Can Design Challenge Inequality?
Active Social Architecture (ASA) is a Kigali-based architecture practice that works on sustainable design and contemporary re-elaborations of vernacular Rwandan architecture, with a special focus on spaces for children and infants. While ASA is a commercial practice, most of their clientele consists of international relief agencies and NGOs, including UNICEF Rwanda, Plan International Rwanda, and others.
ASA was founded in 2012 by Nerea Amoros Elorduy and Toma Berlanda but since 2014 has been run by Zeno Riondato, Francesco Stassi and Alice Tasca. The three current principals actively teach at the School of Architecture, College of Science and Technology at UR Kigali, and many of the projects involve students at some level.
ASA’s work seeks to connect Rwandan vernacular traditions with contemporary needs, exploring the rich brick tradition common throughout Rwanda. ASA considers their designs as an “added educator” and works with the ambition that the physical form of a school can contribute to a child’s growth and stimulation.
While their work is largely focused on spaces for infants and children, ASA’s design philosophy encourages a blending of programs and uses. The spatial arrangement of an ASA project typically remains flexible, and can serve alternative uses such as adult education, community meetings, women’s cooperatives, and social gatherings.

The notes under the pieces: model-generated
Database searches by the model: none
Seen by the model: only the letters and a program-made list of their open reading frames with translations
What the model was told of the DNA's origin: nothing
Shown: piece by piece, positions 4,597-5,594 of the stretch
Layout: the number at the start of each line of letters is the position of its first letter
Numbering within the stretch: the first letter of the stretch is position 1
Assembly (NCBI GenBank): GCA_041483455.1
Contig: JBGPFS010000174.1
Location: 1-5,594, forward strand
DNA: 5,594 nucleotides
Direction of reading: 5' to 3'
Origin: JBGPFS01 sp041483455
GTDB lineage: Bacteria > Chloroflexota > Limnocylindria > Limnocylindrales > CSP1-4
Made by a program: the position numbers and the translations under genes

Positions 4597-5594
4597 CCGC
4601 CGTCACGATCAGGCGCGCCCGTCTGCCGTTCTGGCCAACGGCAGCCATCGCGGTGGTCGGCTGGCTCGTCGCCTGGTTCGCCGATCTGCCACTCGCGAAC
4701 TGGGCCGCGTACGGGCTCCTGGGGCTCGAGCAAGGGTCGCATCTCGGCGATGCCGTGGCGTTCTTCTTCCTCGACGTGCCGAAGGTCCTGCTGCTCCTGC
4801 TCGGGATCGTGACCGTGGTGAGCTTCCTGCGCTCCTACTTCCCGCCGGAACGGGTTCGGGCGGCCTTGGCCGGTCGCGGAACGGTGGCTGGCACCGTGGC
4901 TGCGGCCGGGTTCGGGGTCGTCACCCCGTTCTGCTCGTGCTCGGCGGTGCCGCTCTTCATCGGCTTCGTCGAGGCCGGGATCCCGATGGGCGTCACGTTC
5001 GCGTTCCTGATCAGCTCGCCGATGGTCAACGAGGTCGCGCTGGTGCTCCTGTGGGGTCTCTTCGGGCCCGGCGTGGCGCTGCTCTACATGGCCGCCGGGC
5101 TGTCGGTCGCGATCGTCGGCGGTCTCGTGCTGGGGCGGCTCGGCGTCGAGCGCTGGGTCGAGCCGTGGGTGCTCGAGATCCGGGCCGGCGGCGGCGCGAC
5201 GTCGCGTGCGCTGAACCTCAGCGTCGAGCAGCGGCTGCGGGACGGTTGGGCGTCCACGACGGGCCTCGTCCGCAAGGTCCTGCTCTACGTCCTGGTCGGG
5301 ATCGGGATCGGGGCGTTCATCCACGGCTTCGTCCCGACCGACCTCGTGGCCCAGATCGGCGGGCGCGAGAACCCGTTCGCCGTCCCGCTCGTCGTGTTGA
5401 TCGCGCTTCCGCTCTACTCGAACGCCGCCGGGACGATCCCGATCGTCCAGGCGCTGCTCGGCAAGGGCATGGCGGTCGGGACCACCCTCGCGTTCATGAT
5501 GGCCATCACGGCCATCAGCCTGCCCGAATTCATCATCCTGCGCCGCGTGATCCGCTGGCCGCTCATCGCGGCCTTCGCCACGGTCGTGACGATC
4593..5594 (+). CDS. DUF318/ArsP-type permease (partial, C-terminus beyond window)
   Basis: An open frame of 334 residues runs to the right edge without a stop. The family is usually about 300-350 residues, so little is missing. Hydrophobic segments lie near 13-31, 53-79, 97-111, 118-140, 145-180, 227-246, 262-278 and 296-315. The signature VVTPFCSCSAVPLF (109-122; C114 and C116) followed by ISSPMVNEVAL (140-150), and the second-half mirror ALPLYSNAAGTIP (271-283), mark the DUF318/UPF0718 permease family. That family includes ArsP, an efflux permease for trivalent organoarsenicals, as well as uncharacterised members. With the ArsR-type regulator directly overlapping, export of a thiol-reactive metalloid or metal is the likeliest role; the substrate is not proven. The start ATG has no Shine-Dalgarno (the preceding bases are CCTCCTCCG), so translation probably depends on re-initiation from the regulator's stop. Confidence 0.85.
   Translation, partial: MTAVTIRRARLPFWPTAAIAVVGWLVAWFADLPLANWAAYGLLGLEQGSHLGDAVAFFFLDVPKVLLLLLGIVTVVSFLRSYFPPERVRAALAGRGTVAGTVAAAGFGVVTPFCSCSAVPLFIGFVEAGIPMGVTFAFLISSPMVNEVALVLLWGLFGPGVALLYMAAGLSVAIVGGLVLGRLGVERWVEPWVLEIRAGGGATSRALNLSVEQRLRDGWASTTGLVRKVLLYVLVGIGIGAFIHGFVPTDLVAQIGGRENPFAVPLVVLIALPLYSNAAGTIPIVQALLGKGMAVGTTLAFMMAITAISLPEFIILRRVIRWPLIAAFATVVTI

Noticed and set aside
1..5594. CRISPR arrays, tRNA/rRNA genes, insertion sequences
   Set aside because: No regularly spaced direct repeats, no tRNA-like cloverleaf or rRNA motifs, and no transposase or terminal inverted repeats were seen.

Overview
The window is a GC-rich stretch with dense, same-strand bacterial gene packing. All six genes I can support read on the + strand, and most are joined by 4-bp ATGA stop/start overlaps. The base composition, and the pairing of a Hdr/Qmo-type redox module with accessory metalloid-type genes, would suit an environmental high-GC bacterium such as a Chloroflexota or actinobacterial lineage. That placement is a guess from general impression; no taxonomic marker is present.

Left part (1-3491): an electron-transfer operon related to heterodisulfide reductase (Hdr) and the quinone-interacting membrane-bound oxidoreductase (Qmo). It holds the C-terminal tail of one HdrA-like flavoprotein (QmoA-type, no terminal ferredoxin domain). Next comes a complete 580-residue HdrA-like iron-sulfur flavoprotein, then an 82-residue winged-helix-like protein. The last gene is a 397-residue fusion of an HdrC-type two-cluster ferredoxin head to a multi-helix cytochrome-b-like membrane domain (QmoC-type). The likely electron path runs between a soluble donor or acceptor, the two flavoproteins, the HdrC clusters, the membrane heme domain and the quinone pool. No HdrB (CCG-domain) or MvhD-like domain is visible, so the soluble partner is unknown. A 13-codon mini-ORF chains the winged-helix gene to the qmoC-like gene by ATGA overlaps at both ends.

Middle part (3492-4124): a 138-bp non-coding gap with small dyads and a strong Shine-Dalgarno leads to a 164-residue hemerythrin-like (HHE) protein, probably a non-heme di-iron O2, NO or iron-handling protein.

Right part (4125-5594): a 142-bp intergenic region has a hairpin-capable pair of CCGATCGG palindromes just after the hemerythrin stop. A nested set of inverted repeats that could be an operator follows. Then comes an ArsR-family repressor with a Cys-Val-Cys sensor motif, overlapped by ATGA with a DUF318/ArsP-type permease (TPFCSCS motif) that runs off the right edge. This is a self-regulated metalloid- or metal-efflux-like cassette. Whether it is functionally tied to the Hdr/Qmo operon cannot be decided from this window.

In designing a space, ASA relies on a contemporary reinterpretation of the traditional Rwandan “urugo” settlement pattern, with a modular structure that can be adapted to Rwanda’s different terrains and topographies.
The ASA design philosophy also mandates that schools and centers be sited in a deliberate way. They must be centrally located, in a conspicuous and safe position, and thereby develop symbolic value for the entire community.
Through these means, ASA education and development centers work to reverse decades of structural inequality that denied rural Rwandans the educational opportunities that were often available to their urban counterparts.
We’ll be speaking with Alice Tasca and Toma Berlanda of Active Social Architecture on Social Design Insights on March 30, 2017 on the subject of how one’s design approach can mitigate inequality.